Why J. R. R. Tolkien’s Worldbuilding Remains Unmatched

“What really happens is that the story-maker proves a successful ‘sub-creator.’  He makes a Secondary World which your mind can enter.  Inside it, what he relates is ‘true’: it accords with the laws of that world.  You therefore believe it, while you are, as it were, inside.  The moment disbelief arises, the spell is broken; the magic, or rather art, has failed.  You are then out in the Primary World again, looking at the little abortive Secondary World.” (“On Fairy Stores”)

The publication of J. R. R. Tolkien’s The Lord of the Rings in 1954 introduced a new understanding of fantasy and inspired countless authors to strive for believable secondary worlds, many of them strikingly similar to Tolkien’s.  However, few authors, if any, have come close to achieving what Tolkien did.  A lifetime of work enabled Tolkien to create a world so internally consistent and so detailed, it seems real; one senses intuitively that Tolkien knows the answer to nearly any question that could be asked about Middle-earth, even if the information never made it into his books. Tolkien himself found his world so real that he frequently described himself as its chronicler, the one who discovers it, rather than as its creator.  Below are some of the reasons that Tolkien’s worldbuilding remains unmatched.

The Languages

Tolkien scholarship seemingly always starts off with a reminder that Tolkien’s stories grew from his languages, rather than the other way around.  His Elven tongues came first and became the basis for Middle-earth as Tolkien pondered what kinds of people would use those tongues.  As a philologist, or someone who studies languages and how they develop over time, Tolkien was uniquely positioned to develop detailed, realistic fantasy languages.  His Elven tongues are carefully crafted as if they stem from a common ancestor, then grew apart over time, taking on specific changes, just as real-world languages do. It is probably safe to say that few other authors have possessed the same level of expertise in crafting their own fantasy tongues.  Indeed, many are content with creating only a few words to add flavor to a story.

In addition to creating languages (a task so dear to him that he reportedly spent more time on it later in life than on revising The Silmarillion), Tolkien also took care that each of his cultures had consistent names.  Tom Shippey explains in J. R. R. Tolkien: Author of the Century that Tolkien believed people could intuitively recognize languages and would notice if he were to, say, mix  Scottish-sounding names and Germanic-sounding names in the same culture.  So he not only makes cultural nomenclature consistent, but will also use language to do things like distinguish between Bree and the Shire through their place names.  Not many other authors are likely to worry about mixing names, nor are they likely to worry their readers will notice.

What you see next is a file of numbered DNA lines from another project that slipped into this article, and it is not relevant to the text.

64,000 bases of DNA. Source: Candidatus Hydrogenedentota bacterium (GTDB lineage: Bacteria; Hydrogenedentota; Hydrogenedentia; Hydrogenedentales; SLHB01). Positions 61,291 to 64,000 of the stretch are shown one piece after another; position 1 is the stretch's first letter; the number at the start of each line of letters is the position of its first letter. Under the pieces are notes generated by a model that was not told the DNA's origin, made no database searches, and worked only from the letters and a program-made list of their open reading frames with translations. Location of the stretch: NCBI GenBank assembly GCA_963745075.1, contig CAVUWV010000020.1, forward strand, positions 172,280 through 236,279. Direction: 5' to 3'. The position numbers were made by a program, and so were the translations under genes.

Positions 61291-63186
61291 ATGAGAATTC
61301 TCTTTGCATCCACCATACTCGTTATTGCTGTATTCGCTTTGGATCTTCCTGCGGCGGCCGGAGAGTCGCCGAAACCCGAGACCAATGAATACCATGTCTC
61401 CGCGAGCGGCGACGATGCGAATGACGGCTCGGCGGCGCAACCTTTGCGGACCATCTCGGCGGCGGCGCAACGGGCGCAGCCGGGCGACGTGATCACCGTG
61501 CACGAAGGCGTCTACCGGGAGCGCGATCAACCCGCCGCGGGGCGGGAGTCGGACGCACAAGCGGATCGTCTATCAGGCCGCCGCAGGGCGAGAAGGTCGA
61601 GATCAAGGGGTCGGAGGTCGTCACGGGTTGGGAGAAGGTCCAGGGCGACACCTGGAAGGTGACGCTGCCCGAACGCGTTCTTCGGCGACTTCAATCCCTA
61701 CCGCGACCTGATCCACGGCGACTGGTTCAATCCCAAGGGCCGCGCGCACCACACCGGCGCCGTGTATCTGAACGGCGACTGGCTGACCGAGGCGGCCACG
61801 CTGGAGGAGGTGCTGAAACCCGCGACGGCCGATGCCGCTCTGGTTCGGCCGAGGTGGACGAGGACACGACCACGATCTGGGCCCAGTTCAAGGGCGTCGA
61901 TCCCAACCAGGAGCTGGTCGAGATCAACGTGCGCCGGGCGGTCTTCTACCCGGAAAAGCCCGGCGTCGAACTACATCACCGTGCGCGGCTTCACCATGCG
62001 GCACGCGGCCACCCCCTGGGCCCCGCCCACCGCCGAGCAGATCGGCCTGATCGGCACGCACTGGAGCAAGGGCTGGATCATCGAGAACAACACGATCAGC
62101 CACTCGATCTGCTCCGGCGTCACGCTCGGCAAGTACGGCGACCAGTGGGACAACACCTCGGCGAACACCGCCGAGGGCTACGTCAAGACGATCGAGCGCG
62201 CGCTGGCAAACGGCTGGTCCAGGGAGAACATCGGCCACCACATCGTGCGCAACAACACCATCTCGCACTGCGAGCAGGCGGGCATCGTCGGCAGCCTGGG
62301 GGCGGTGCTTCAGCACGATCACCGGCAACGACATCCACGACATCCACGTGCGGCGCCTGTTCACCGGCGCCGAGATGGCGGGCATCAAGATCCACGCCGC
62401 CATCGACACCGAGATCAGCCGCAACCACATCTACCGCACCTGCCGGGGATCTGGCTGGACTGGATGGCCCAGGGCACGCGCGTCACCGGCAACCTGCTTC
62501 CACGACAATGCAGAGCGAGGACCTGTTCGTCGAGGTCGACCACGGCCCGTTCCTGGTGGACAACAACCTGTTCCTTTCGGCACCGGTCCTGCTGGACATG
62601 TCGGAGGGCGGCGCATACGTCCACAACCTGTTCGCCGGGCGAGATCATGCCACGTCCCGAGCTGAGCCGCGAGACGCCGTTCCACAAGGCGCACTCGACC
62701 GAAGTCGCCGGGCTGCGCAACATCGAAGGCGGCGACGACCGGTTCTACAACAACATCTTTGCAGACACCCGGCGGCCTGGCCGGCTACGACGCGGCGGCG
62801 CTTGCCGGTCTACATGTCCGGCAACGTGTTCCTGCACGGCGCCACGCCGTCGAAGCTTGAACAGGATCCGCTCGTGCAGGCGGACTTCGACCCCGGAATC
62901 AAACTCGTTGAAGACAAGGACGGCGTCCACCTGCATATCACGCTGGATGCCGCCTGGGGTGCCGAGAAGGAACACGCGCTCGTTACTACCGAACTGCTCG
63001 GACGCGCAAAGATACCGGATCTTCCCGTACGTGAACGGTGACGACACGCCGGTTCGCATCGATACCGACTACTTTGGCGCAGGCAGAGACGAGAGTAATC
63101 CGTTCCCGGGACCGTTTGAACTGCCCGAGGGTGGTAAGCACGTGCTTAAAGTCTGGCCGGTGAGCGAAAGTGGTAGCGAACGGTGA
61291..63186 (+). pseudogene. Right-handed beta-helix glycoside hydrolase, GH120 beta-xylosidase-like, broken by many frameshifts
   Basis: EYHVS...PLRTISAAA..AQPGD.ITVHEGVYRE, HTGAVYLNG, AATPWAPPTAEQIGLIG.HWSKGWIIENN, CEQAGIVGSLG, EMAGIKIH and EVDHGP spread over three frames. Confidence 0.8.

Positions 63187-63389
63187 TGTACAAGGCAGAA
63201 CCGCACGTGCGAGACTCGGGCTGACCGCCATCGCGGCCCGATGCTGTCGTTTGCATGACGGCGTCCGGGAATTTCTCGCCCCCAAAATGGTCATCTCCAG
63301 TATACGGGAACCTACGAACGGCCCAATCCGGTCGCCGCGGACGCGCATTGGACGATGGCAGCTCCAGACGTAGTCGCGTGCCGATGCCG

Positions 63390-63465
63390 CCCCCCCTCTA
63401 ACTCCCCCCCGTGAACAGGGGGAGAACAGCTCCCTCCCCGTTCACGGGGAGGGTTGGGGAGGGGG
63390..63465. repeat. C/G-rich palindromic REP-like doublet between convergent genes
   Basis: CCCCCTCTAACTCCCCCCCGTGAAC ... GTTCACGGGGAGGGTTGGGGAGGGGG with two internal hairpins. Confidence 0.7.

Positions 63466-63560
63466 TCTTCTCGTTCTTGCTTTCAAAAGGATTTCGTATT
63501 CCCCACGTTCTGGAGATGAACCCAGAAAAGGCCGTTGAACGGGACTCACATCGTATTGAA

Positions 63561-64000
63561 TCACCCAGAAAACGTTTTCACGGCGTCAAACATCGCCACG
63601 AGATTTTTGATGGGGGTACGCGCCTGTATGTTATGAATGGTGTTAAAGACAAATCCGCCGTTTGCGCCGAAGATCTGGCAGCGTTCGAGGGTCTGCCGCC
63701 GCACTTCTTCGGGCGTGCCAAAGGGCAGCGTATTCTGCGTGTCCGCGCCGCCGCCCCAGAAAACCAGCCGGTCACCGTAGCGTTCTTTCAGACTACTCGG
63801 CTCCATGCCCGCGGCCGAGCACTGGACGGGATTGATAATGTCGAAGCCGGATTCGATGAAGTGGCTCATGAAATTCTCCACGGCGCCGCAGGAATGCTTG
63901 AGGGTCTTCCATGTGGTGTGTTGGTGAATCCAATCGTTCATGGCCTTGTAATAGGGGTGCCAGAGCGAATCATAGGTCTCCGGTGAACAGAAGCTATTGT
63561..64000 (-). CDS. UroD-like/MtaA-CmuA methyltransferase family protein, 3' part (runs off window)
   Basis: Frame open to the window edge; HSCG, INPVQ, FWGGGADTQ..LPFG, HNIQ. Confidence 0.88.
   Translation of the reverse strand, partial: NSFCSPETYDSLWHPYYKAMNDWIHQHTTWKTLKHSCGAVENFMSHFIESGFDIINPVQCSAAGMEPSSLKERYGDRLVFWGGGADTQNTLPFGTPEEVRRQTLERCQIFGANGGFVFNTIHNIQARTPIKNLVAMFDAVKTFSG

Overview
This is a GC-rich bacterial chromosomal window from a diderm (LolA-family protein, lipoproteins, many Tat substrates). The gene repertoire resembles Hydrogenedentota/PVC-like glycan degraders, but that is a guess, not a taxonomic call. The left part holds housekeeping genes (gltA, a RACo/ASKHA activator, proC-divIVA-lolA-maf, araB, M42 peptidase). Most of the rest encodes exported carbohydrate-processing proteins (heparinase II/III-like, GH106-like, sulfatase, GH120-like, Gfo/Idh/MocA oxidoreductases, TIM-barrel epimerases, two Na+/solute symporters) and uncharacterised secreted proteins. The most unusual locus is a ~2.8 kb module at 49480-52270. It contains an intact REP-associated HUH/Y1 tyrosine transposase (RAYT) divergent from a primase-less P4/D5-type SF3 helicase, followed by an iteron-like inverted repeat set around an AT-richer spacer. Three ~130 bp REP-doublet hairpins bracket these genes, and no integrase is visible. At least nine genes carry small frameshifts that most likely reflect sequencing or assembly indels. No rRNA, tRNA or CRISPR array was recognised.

The History

Tolkien is also famous for the way in which the ancient history of Middle-earth peeks through at times to give his story a sense of depth and of time.  He expresses how this strategy can evoke a feeling of longing in the reader in a letter to his son Christopher: “I think you are moved by Celebrimbor because it conveys a sudden sense of endless untold stories: mountains seen far away, never to be climbed, distant trees (like Niggle’s) never to be approached – or if so only to become ‘near trees.’”  Something is always just out of reach in Middle-earth, hinting that it contains a vast history, just like the real world.

The Timelines

To help give his world a sense of history, Tolkien spent a good deal of effort making detailed timelines that cover thousands of years.  Interested readers can learn snippets of history stretching far back to the early days of Gondor and beyond.  Such details add to the realism of the work as Tolkien always seems to know what is happening in any given time or place in his world, making it, again, internally consistent.